Also, denying ranked rewards won't impact all toxic players, such as low level smurfs who contribute to a miserable League of Legends leveling experience. If the punishment is intended to, as ESEX so succinctly put it (and for some reason people took it seriously...) "meaningful," then why does said punishment not work on every single toxic player compared to chat restrictions, etc? (This also to a lesser degree applies to ranked restrictions but it's not as big of a deal since chat restrictions and ranked restrictions have some overlap in terms of reforming players.

One thing I can compliment in all this is that there is positive reinforcement in the form of a Mystery Gifted skin to all players who weren't toxic - a policy implemented in the last season. The future reformation of the Honor system that Riot employees occasionally mention is another promising form of positive reinforcement (mentioned in this post I linked above). I think that expounding on this could lead to a promising future of lessened toxicity as players try to reform how they behave to both avoid punishment and acquire rewards.

Arguments Defending Lyte's (Original) Statement

Anyways, let's go over some of the arguments defending Lyte's original statements until he revised it to fall more in line with the existing policies:

In a way, but at the same time, not really. If someone is consistently toxic, the system will find a way to handle them. That's why warnings, chat restrictions, ranked restrictions, bans, and permabans exist. This is more about arguing against excessive punishment (I've already described why).

Not wrong, but the playerbase will also have shrunk as a result. Also, not everyone who happens to be toxic will quit and some non-toxic players who disagreed with Riot's stance will also quit. Ultimately, the point is that players quitting in such a matter doesn't do well in terms of painting a picture showing players can change how they behave over time through reform - they are instead ostracized out of the game and the mentality in the argument doesn't help matters.

Furthermore, this sort of elitism is effectively comparable to toxicity since toxicity in itself is largely about mistreating people by treating them as something inferior to a human being (or oneself). While these players have clearly shown they misbehaved, does that mean they deserve to also be treated as inferior? The fact of the matter is they are people as well - people who did something pretty terrible, but people nonetheless.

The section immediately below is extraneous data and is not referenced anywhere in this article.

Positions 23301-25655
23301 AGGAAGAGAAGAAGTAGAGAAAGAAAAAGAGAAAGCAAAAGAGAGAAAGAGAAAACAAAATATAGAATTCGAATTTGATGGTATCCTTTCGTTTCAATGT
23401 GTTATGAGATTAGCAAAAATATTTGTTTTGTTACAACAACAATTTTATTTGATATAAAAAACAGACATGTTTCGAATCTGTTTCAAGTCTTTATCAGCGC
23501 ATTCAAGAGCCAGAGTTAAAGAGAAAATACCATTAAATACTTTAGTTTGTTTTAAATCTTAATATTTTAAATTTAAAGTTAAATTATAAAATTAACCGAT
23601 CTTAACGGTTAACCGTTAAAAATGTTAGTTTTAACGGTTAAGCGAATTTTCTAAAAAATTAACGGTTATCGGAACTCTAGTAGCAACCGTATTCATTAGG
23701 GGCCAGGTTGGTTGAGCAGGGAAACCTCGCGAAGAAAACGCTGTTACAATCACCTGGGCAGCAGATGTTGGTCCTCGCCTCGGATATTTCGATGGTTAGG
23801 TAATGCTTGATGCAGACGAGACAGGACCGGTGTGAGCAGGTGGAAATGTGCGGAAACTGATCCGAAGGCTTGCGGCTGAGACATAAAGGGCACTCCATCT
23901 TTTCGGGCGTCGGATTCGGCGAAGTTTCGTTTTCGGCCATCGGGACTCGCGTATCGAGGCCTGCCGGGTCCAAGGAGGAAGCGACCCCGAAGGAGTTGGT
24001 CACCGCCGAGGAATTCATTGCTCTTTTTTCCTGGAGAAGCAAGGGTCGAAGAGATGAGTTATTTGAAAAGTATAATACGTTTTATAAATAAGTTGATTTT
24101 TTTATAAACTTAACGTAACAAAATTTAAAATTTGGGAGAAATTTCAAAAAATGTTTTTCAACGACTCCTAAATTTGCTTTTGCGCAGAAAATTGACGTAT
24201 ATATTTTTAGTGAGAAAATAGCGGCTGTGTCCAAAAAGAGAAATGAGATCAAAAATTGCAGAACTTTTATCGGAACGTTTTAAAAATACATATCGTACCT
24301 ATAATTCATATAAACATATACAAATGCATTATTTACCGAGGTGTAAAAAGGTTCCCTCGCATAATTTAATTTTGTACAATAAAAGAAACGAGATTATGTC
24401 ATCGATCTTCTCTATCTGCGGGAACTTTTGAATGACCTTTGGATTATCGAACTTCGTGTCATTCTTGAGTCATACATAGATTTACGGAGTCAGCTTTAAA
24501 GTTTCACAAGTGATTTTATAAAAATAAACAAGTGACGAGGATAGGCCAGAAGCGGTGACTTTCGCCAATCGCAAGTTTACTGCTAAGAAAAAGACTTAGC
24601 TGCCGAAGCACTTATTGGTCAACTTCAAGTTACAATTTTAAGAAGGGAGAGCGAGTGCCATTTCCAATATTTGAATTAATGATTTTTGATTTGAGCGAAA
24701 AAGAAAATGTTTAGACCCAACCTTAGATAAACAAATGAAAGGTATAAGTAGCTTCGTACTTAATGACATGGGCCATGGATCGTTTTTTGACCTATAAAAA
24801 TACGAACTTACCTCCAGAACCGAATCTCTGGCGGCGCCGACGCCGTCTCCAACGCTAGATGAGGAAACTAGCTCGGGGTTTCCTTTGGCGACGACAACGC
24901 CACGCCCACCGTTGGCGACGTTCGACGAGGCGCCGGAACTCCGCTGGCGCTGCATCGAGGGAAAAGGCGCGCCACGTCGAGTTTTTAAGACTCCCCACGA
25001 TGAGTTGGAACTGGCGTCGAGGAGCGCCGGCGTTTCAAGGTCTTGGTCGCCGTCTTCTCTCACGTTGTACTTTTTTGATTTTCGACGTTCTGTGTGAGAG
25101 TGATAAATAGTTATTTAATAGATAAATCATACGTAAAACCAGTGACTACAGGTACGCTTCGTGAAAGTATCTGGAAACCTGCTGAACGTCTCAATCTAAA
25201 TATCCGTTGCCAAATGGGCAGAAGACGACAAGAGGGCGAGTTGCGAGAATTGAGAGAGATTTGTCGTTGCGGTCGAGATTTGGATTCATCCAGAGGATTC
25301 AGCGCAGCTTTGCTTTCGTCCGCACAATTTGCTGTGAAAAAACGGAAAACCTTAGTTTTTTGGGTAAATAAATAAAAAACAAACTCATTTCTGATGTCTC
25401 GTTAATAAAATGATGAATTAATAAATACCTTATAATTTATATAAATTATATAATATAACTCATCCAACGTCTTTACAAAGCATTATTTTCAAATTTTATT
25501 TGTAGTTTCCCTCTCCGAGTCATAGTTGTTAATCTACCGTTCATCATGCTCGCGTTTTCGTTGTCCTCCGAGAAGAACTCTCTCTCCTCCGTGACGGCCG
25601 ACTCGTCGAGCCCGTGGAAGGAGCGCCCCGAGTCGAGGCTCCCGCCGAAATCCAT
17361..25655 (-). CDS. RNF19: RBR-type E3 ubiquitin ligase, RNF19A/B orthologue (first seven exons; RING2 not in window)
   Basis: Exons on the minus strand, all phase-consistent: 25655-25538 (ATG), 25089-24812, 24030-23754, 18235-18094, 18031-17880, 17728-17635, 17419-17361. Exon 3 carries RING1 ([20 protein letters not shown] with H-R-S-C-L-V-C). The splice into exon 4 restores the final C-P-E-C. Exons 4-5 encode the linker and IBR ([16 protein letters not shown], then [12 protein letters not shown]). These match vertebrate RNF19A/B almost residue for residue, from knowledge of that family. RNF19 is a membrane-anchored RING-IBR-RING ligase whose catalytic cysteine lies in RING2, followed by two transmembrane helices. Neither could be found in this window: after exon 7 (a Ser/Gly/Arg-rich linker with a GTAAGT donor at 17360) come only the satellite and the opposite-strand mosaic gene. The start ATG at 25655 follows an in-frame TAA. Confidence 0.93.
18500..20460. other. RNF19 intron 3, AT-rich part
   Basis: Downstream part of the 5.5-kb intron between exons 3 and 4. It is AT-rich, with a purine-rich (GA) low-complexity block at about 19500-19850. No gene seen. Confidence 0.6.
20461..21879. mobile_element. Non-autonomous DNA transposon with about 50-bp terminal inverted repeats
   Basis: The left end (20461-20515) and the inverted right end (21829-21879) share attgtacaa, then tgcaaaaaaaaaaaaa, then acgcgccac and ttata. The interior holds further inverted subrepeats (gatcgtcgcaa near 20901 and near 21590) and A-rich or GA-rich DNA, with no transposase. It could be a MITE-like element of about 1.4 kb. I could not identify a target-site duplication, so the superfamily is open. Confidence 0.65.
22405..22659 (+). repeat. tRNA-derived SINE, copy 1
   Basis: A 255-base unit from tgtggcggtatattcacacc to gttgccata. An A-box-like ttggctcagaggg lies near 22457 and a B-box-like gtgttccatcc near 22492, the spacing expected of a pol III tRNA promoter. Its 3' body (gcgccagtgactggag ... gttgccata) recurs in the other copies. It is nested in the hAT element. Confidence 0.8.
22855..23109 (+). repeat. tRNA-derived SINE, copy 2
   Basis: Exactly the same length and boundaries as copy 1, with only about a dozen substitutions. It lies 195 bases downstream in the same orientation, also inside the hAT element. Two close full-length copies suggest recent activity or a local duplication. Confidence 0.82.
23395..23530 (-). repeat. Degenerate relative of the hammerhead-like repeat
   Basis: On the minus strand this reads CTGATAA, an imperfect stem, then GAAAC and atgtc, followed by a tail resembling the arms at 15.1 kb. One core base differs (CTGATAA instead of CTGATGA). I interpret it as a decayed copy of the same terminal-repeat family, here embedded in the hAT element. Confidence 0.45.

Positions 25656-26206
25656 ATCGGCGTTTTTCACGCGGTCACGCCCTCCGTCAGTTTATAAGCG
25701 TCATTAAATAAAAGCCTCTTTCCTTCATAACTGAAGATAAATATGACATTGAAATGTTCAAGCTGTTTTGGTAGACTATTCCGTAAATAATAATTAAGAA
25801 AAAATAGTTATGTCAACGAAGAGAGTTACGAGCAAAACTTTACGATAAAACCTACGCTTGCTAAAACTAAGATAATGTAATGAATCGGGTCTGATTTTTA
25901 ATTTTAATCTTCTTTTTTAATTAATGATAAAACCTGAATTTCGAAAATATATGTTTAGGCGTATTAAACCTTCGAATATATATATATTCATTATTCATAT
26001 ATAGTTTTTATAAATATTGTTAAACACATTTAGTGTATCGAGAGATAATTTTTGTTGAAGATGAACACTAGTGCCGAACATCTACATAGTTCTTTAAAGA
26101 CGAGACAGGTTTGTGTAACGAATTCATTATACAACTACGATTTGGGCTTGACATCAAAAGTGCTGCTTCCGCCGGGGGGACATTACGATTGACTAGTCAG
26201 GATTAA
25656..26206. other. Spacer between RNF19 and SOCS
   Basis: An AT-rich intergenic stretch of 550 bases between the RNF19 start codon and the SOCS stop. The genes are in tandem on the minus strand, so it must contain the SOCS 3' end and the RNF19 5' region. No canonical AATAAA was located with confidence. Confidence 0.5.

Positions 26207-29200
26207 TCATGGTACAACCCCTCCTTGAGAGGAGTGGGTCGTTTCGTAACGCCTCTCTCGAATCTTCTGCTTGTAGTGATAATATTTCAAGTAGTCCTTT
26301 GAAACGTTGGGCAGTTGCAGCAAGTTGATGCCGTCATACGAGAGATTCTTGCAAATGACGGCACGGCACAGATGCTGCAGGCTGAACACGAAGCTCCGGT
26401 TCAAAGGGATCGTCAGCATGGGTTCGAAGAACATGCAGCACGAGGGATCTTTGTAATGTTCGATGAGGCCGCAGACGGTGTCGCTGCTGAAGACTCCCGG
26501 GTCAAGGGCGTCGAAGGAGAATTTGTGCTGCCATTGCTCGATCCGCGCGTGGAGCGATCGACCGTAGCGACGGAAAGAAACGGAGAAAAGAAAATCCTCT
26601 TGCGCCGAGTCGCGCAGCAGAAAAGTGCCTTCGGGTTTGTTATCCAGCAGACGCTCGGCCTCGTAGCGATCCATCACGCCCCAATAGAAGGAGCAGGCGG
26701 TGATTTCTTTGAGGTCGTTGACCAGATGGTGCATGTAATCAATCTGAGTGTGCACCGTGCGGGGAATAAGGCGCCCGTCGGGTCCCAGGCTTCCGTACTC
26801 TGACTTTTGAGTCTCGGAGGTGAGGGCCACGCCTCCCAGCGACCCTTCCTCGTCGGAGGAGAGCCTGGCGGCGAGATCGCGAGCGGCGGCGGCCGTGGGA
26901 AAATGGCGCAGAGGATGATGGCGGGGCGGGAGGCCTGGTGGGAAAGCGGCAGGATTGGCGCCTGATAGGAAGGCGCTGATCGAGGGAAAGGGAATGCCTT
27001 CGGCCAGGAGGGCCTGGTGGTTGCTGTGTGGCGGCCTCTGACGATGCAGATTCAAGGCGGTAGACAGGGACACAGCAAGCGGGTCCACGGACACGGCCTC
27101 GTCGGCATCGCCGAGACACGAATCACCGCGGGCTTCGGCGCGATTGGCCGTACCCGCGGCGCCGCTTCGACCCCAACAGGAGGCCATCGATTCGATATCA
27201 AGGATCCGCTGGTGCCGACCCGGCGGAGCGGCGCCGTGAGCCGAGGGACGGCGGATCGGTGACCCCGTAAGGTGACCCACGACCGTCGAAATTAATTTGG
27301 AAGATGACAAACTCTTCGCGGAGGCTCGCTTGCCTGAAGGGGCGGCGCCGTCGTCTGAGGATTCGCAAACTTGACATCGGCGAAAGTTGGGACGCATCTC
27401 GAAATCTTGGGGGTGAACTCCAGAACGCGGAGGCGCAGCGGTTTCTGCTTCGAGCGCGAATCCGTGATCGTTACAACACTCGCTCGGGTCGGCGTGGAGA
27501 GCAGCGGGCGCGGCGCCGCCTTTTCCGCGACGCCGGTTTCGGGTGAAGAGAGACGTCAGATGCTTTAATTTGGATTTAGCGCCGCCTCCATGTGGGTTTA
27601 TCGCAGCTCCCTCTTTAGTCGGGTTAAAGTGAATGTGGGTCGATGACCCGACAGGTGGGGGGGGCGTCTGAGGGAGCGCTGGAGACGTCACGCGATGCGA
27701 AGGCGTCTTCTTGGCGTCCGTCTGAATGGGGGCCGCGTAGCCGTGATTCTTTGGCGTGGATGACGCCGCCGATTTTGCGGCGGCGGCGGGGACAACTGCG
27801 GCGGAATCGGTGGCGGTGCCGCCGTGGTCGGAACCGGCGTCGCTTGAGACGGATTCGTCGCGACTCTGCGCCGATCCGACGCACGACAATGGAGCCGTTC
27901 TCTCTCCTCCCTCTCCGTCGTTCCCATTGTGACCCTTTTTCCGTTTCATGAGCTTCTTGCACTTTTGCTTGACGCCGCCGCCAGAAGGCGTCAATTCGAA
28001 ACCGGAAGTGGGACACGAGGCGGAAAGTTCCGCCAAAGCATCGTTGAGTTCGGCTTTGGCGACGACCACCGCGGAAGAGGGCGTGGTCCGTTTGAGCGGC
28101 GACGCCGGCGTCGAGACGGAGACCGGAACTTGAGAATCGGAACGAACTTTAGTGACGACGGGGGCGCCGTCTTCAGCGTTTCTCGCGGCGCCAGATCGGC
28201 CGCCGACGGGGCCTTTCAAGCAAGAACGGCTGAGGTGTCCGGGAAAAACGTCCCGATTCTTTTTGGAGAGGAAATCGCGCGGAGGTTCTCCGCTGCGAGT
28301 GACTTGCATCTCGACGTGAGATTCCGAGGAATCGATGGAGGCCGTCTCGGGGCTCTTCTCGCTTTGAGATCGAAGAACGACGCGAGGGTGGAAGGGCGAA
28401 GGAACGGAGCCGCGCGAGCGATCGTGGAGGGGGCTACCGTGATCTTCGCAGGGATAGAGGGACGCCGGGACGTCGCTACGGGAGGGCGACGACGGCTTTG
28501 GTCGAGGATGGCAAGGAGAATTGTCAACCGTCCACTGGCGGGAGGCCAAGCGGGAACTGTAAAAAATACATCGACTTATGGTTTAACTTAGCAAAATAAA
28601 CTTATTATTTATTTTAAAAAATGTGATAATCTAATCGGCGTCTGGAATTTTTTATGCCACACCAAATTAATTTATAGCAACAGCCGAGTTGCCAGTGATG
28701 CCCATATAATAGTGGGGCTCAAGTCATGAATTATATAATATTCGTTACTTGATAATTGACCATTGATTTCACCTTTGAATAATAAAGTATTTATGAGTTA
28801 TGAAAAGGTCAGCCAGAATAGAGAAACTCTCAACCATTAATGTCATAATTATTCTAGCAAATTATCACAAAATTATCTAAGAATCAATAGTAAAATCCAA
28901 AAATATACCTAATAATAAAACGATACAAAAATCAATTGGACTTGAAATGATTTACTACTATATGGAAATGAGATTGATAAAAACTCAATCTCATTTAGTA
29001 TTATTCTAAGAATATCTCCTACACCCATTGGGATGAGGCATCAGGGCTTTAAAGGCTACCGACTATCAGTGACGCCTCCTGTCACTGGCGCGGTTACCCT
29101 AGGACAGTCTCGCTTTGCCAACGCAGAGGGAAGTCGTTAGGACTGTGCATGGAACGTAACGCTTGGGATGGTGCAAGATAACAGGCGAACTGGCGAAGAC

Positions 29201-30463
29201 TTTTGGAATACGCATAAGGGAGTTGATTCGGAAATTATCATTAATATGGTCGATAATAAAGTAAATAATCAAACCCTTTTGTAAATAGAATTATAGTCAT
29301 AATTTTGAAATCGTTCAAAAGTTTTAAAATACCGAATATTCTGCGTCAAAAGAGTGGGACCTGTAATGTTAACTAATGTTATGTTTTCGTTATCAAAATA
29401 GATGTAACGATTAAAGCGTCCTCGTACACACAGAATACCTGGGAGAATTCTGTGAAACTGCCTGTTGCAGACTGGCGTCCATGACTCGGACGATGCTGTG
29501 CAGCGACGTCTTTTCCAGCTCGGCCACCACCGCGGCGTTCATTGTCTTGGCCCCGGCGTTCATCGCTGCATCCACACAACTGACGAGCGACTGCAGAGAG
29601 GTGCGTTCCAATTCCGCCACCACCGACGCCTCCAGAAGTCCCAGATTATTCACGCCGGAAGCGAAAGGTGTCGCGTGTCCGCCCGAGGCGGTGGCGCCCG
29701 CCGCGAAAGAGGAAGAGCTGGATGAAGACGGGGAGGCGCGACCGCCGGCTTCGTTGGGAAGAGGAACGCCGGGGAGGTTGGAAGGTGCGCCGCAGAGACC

In addition, the players quitting might resolve toxicity (to a degree) in League of Legends, but the players who quit will still probably be toxic and will "ruin" other games such as DotA 2, Heroes of the Storm, WoW, Call of Duty, Battlefield, CS:GO, and so on. While this might not affect you personally, I would have to question your compassion (which is an important aspect of being human, is it not?).

TL;DR: Toxic players are customers and people too. It's a matter of trying to help them become customers and people who treat other people like people. I would also advise you take a deep look at your own behavior because you yourself might be toxic in a way.

"It's easy to avoid being toxic."

Ignoring the possibility this might not be as true as it sounds due to a number of factors (including personal biases), the problem is in its current state, Lyte's proposal will be retroactive after many months of a different policy. Also, as I implied above, the moral high horsing isn't too well appreciated, if only because it comes off as treating toxic players as inferior shares a common theme with toxic players treating other players as inferior, which helps to justify unsavory behavior.

"It's just a border/the rewards aren't a big deal."

I'm afraid that's rather subjective. For example, while I wouldn't give my firstborn to get a border were I to have one (nor do I condone boosting at all), I do value my shiny Diamond border in the sense I can bask in my achievements. It is at least clear based on the reaction to the statement from Lyte that in some way the ranked rewards do have some value.

Final Statements

That's about all I have to say on the topic. WoW in Restrospect should be next (really, it should be) in terms of videos.